In our Unitarian Universalist tradition, we value speaking up. Our faith encourages us to share our diverse theologies with one another, to vote in our congregations and communities, to make our voices heard. But all this speaking up requires that we are also willing to listen. After all, a room of people talking at one another is just noise. Raising our unique individual voices only becomes meaningful communication when we also engage in times of listening.
“Deep Listening” is our Soul Matters theme for October. What do you think of when you encounter that phrase? Who or what are you called to listen to more deeply in this time?
Are you called to listen to a neighbor who has a different perspective in life?
Are you called to listen to our spiritual ancestors who recorded their experiences in songs, scripture, and other sacred writings?
Are you called to listen to your own conscience?
Are you called to listen to the earth and what it is telling us about the effects of our actions?
Are you called to listen to a friend going through a painful experience?
Are you called to listen to those who have studied science, theology, history, or other subjects and who have wisdom to share with you?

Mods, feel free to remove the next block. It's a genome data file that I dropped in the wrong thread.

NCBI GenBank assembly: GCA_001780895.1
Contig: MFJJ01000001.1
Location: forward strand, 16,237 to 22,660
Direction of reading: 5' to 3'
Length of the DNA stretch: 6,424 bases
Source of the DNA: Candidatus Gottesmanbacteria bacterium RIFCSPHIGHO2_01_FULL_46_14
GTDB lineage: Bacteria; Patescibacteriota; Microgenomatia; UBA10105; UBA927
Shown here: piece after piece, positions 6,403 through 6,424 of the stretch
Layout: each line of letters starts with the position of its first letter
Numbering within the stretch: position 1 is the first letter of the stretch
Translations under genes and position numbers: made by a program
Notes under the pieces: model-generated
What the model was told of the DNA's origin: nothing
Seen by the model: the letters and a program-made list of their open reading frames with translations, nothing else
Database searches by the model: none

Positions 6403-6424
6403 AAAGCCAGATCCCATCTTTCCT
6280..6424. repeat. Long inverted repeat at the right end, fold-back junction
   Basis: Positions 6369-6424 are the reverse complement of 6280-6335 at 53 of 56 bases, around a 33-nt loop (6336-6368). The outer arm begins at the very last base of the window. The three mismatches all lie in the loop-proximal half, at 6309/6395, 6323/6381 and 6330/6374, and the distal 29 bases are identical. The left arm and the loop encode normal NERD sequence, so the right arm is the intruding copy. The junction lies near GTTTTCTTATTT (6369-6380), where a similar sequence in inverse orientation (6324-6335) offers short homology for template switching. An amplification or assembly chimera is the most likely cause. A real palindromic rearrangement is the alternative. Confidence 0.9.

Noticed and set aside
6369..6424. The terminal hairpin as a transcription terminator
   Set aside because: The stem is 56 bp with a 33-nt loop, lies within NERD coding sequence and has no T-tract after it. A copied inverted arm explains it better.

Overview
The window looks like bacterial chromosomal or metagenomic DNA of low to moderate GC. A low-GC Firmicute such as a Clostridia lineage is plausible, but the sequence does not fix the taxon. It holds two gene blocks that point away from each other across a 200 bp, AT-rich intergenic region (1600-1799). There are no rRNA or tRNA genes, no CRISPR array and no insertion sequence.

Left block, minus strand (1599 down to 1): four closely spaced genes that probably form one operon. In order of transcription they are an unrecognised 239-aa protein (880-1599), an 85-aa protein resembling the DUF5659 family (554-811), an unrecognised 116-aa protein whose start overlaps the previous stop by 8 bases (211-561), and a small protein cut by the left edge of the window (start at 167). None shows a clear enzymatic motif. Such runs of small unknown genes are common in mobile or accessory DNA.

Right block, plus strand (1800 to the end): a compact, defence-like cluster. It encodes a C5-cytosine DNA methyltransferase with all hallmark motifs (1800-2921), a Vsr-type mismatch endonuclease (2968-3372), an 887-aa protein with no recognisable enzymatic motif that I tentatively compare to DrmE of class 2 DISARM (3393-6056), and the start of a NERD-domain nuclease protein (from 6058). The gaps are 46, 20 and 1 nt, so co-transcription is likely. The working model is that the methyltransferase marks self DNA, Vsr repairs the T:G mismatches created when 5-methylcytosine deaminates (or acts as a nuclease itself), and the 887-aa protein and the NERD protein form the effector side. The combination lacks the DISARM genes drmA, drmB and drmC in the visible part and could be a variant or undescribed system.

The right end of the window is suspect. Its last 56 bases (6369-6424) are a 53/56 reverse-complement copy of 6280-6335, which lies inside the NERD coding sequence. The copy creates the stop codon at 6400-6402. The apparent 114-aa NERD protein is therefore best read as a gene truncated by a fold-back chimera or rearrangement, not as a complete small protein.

Are you called to listen to a fellow Tree of Life congregant you don’t know well – or one who has irritated you in the past?
Deep listening requires that we set aside our own agendas. We stop focusing on whether we agree or disagree with what is being said or how we’ll respond when the person stops talking. We adopt an attitude of humility and curiosity and a genuine desire to understand what somebody is trying to tell us.
When was the last time you had somebody truly, deeply listen to you – without interruption, without assessment, without any agenda? How did it feel? I know for me, it feels wonderful to know somebody cares enough to simply hear what I am saying. As individuals and as a congregation, let’s offer that gift to others this month.
Rev. Jenn Gracen